Weiner: As a clinician, how do you manage the large amount of data that apps generate?

Klos: Self-education and experience are important allies. Diabetes care and education specialists new to apps and portals could start by noticing high level similarities in capabilities. These often align with the factors in the ADCES 7 Self-Care Behaviors. Then they can get to know the specific technology most commonly used by the people they see. The unique display features, settings that can be adjusted, and defaults, such as the default goals for glucose data, are some starting points. Any reports generated or weekly/monthly overviews may be the first data to review, to keep a broad perspective and focus on what is really important. When analyzing AGP report data, AGPreport.org's CGM Clinical Guide clearly articulates priorities. ADCES’s Danatech and various resources from the Academy of Nutrition and Dietetics also provide useful reviews of the tech available.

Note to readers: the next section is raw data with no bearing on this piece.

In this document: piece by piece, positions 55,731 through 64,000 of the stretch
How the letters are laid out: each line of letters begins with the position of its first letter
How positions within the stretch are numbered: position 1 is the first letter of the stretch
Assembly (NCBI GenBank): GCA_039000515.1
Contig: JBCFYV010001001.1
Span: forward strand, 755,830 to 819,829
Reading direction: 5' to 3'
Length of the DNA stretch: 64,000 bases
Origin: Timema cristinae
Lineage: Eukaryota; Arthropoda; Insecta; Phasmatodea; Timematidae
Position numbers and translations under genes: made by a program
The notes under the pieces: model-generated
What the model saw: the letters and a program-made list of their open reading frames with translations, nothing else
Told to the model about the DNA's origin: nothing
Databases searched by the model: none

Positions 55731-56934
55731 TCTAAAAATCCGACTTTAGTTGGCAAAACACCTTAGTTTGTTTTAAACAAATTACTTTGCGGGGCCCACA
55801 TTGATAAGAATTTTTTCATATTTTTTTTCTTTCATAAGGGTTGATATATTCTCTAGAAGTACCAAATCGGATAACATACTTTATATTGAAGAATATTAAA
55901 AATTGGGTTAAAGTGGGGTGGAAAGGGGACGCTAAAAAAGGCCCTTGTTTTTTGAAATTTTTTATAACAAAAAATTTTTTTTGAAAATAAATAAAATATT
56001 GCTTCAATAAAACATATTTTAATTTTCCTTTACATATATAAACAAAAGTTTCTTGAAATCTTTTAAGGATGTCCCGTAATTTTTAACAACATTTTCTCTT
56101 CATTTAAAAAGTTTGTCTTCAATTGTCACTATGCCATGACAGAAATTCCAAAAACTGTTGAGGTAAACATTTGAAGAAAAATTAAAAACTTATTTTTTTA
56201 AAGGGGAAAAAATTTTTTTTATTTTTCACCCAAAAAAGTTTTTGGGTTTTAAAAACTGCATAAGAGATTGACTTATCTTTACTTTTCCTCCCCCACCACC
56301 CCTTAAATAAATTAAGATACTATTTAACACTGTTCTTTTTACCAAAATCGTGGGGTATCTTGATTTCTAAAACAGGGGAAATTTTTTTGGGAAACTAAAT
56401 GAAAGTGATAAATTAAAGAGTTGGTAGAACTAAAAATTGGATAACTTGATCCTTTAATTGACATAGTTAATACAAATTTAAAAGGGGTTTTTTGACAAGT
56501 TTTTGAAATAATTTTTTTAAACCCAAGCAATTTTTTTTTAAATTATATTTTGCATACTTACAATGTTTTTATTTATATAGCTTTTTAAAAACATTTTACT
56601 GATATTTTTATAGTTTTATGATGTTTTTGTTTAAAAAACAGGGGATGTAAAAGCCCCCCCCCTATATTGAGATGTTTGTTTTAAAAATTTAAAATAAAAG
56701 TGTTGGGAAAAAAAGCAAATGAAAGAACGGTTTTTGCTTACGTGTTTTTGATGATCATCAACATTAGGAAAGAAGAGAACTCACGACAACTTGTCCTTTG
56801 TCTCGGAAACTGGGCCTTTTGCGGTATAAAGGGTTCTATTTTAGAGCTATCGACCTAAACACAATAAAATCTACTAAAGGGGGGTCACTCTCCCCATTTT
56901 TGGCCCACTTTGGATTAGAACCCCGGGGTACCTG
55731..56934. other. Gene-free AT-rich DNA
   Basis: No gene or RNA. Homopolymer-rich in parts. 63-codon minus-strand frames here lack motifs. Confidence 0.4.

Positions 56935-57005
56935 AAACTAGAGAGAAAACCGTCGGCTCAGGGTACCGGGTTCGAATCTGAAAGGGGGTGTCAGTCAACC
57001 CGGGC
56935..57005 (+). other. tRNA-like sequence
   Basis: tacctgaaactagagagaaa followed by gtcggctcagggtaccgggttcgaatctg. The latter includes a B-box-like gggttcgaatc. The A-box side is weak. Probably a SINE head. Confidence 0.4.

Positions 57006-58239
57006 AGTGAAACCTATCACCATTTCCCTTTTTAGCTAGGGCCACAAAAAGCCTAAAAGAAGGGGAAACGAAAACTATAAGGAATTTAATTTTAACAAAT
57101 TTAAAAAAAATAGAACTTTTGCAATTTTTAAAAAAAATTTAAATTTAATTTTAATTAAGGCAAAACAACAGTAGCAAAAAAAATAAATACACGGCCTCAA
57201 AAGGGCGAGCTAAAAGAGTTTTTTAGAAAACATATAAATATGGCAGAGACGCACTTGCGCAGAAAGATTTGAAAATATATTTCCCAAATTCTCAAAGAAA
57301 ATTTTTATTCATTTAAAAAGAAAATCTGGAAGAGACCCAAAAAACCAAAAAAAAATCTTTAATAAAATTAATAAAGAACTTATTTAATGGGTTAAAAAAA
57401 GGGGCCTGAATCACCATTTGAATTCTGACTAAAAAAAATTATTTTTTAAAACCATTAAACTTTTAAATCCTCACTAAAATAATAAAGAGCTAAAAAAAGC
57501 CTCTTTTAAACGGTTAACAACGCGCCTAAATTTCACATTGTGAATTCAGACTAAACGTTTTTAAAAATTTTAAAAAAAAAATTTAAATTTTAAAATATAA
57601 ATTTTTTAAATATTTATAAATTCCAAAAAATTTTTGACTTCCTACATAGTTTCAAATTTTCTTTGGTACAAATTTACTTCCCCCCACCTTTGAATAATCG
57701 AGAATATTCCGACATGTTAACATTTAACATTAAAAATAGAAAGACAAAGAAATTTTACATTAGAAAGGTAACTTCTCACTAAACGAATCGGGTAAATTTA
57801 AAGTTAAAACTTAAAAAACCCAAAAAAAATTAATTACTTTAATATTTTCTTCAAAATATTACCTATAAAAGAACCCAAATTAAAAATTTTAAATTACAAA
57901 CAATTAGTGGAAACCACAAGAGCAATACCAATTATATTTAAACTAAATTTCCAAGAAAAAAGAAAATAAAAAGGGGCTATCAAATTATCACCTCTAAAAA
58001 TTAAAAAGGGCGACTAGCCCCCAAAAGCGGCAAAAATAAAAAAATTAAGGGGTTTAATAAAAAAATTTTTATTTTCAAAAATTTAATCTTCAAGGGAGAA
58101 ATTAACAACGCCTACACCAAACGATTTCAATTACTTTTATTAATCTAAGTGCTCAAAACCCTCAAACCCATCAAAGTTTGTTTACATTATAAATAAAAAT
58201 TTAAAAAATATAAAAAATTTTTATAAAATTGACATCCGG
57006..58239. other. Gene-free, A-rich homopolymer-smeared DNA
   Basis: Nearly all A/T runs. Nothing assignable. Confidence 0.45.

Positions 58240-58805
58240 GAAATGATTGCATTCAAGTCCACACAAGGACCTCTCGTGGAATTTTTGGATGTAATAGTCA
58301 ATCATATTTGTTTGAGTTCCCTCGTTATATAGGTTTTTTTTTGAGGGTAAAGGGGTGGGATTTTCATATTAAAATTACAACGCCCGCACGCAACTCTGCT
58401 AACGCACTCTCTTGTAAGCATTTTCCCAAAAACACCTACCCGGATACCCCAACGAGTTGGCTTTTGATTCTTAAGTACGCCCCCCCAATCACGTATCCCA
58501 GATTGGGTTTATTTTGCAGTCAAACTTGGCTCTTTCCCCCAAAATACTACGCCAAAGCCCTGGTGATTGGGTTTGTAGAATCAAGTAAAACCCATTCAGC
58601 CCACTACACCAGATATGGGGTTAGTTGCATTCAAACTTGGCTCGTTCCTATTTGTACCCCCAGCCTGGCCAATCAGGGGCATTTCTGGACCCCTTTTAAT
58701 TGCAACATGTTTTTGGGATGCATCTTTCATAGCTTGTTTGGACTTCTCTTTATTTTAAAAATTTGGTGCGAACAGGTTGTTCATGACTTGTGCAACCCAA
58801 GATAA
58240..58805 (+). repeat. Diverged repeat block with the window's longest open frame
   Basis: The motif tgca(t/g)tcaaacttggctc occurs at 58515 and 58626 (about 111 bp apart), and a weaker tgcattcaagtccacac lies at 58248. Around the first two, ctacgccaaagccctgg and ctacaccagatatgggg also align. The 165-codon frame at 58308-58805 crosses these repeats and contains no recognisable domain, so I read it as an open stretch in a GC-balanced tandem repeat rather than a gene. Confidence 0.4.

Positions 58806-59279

Weiner: How do you work with individuals who are frustrated by slow progress when they see their glucose data?

Klos: When someone opens up about their feelings on diabetes, it presents an opportunity to empathize and then introduce the idea of learning to be neutral about their own data — viewing it as information that can help problem solve. Research has shown that guilt and shame around diabetes are common, and the prevalence and impact of those feelings should inform these discussions. When people with diabetes express frustration, it is important to first acknowledge it and express empathy. Then, it can be helpful to identify and mention the efforts that the person with diabetes is making to help them move forward.

Logging data and using technology take effort, as do other activities they may be involved in, like going to physician appointments and picking up prescriptions. Even if they haven’t reached the glucose numbers they would like yet, diabetes care and education specialists and other clinicians can affirm their efforts, especially when they are starting new behaviors that feel unfamiliar.

For more information:

Beth Klos, RDN, LDN, CDCES, is a Clinical Care Specialist II at Onduo a Verily company (formerly Google Life Sciences). She can be reached at bethklos7@gmail.com.

Susan Weiner, MS, RDN, CDN, CDCES, FADCES, is co-author of The Complete Diabetes Organizer and Diabetes: 365 Tips for Living Well. She is the owner of Susan Weiner Nutrition PLLC and is the Endocrine Today Diabetes in Real Life column editor. She can be reached at susan@susanweinernutrition.com; Twitter: @susangweiner.